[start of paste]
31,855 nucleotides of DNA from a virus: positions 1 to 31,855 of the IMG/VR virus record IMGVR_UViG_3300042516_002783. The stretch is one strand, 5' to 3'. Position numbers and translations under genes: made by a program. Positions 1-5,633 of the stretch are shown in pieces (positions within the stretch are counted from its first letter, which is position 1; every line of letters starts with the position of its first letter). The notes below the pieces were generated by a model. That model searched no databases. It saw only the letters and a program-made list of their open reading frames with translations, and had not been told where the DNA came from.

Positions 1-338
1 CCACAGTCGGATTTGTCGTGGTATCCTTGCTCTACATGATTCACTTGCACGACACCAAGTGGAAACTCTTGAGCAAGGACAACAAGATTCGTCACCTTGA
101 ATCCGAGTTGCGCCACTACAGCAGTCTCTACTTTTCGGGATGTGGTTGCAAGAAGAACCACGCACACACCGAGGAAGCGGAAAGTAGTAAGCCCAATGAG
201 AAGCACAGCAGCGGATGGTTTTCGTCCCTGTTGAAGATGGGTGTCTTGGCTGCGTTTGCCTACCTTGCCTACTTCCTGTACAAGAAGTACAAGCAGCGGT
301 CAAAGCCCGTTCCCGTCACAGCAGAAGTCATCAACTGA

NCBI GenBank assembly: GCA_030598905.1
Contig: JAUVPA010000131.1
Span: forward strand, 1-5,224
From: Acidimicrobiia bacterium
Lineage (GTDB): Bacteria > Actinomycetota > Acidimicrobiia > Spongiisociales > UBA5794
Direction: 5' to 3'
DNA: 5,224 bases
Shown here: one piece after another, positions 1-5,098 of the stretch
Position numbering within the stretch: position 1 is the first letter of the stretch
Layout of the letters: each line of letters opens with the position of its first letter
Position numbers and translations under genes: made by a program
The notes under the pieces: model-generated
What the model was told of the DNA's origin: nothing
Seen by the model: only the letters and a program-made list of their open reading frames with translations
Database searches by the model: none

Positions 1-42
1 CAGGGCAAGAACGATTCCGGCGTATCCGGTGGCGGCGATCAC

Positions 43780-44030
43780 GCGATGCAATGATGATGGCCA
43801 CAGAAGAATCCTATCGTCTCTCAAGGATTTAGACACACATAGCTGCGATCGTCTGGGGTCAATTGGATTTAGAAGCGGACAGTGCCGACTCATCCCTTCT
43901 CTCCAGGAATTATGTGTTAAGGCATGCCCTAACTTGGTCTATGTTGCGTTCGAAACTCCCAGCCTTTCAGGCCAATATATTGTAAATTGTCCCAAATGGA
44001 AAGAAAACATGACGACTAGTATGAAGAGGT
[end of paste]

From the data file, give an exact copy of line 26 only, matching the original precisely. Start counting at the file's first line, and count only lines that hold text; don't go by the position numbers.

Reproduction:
43801 CAGAAGAATCCTATCGTCTCTCAAGGATTTAGACACACATAGCTGCGATCGTCTGGGGTCAATTGGATTTAGAAGCGGACAGTGCCGACTCATCCCTTCT